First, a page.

By Doug Walton
Fresh at the Market
Students and teachers at most schools across Muskogee County and throughout the state have seen some noticeable changes in the foods being offered in their cafeteria lines this school year. New USDA requirements for healthier school meals took effect on Oct. 1, and many schools participating in the National School Meal Program had already begun making improvements in the types and amounts of foods being offered.
A primary reason for the new school meal guidelines is the growing number of children and young adults facing serious health challenges related to what they eat and drink. For the first time in two centuries, the current generation of children in America may have shorter life expectancies than their parents, according to research published in the New England Journal of Medicine.
It seems a virtual perfect storm of contributing factors are putting our kids at greater risk for life-shortening chronic conditions such as obesity, diabetes, heart disease, hypertension and stroke. As a society, we’re eating and drinking more calories than ever recorded, many of them empty of any nutrients, while not getting nearly enough physical activity.
Other factors influencing Oklahoman’s food-related health outcomes include frequent exposure to advertising for unhealthy foods, more frequent snacking between meals with ever larger portion sizes, lack of time and skills to prepare healthy meals, poverty and food insecurity, and for some people, a lack of convenient access to affordable and nutritious foods.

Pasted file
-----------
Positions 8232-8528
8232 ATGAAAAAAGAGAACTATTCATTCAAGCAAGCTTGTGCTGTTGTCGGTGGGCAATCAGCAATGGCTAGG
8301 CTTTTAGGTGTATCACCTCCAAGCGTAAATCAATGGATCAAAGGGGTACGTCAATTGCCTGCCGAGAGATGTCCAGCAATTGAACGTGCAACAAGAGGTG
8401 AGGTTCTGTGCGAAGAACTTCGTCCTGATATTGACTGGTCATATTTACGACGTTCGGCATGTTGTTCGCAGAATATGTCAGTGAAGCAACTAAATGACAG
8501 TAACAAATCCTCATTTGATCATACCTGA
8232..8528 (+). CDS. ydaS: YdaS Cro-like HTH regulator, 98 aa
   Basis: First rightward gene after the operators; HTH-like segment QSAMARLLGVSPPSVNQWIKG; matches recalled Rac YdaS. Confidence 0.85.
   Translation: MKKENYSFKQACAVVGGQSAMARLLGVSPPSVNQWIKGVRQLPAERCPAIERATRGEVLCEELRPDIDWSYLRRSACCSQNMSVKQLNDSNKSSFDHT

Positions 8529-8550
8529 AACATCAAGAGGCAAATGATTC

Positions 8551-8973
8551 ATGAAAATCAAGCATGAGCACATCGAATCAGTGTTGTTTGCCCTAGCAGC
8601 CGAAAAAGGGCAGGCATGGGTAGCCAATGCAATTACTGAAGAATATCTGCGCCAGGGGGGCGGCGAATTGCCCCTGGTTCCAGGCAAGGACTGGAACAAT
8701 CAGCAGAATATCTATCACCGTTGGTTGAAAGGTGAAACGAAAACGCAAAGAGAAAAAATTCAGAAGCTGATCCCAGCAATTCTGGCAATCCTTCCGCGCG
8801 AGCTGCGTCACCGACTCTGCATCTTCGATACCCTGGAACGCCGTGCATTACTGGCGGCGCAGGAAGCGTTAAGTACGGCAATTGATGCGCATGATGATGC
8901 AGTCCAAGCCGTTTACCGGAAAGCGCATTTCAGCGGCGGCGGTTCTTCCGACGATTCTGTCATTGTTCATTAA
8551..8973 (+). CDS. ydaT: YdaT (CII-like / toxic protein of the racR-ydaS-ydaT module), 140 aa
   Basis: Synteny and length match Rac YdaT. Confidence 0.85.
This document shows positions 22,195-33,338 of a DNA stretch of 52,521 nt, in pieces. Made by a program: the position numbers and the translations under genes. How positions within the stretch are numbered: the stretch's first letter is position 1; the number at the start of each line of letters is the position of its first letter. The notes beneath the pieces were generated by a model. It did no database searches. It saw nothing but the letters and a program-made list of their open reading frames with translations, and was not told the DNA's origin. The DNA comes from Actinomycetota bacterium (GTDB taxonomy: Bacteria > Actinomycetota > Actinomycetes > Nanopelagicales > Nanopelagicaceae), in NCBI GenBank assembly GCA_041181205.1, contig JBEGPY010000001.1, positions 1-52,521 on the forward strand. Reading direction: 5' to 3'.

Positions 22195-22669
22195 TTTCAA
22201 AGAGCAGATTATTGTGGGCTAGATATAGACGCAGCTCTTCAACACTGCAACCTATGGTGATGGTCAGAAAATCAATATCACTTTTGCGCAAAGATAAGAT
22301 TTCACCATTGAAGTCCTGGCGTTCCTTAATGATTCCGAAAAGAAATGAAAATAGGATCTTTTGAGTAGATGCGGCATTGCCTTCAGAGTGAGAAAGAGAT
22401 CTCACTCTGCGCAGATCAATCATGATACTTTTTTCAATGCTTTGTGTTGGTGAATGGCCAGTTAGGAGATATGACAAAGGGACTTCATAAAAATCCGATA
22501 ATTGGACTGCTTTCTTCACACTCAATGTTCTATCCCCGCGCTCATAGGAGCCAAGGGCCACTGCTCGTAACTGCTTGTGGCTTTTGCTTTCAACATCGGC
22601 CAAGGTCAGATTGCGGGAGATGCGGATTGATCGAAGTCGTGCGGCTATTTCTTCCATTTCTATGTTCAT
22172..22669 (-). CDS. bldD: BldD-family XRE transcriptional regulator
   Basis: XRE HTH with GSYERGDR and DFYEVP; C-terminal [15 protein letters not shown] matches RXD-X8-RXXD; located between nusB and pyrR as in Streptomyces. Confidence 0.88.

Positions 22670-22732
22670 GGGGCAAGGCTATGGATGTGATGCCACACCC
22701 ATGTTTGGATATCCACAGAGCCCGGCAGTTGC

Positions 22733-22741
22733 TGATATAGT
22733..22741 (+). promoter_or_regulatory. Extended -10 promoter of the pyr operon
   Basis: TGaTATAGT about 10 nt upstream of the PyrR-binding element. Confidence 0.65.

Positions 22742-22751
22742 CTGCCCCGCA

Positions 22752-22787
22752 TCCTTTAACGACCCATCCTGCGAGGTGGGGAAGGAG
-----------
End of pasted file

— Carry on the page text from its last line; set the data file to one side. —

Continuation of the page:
As a simple example of just one of these factors — with billions of dollars spent each year in the U.S. on food and beverage advertising, when is the last time you saw an ad for fruits or veggies?
With one third of Oklahoma’s youth and two thirds of our adults either overweight or obese, efforts to encourage healthier food and beverage choices where we live, work, learn and play will be needed to overcome the often unrelenting temptations to choose otherwise.
Because of all these considerations, public health officials and other leaders believe it is very important that the meals and snacks served to children in schools are as healthy as possible, so that students can learn from consistent messages and experiences that strong and healthy bodies lead to sharp minds and bright futures.
“Improving the quality of the school meals is a critical step in building a healthy future for our kids,” said Secretary of Agriculture, Tom Vilsack. “When it comes to our children, we must do everything possible to provide them the nutrition they need to be healthy, active and ready to face the future.”
But changing preferences away from foods high in fat, sugar or other flavor-enhancing additives is no easy task, given that over three-fourths of youth in Oklahoma eat less than three servings of fruits or vegetables each day, and over 25% drink two or more sodas a day, according to surveys conducted by the Centers for Disease Control.
School meal programs already have a tall order just feeding hungry students everyday with limited time and budgets, and they will need help from parents and all of us to promote healthy eating habits not only at school but at home, in workplaces and throughout the community.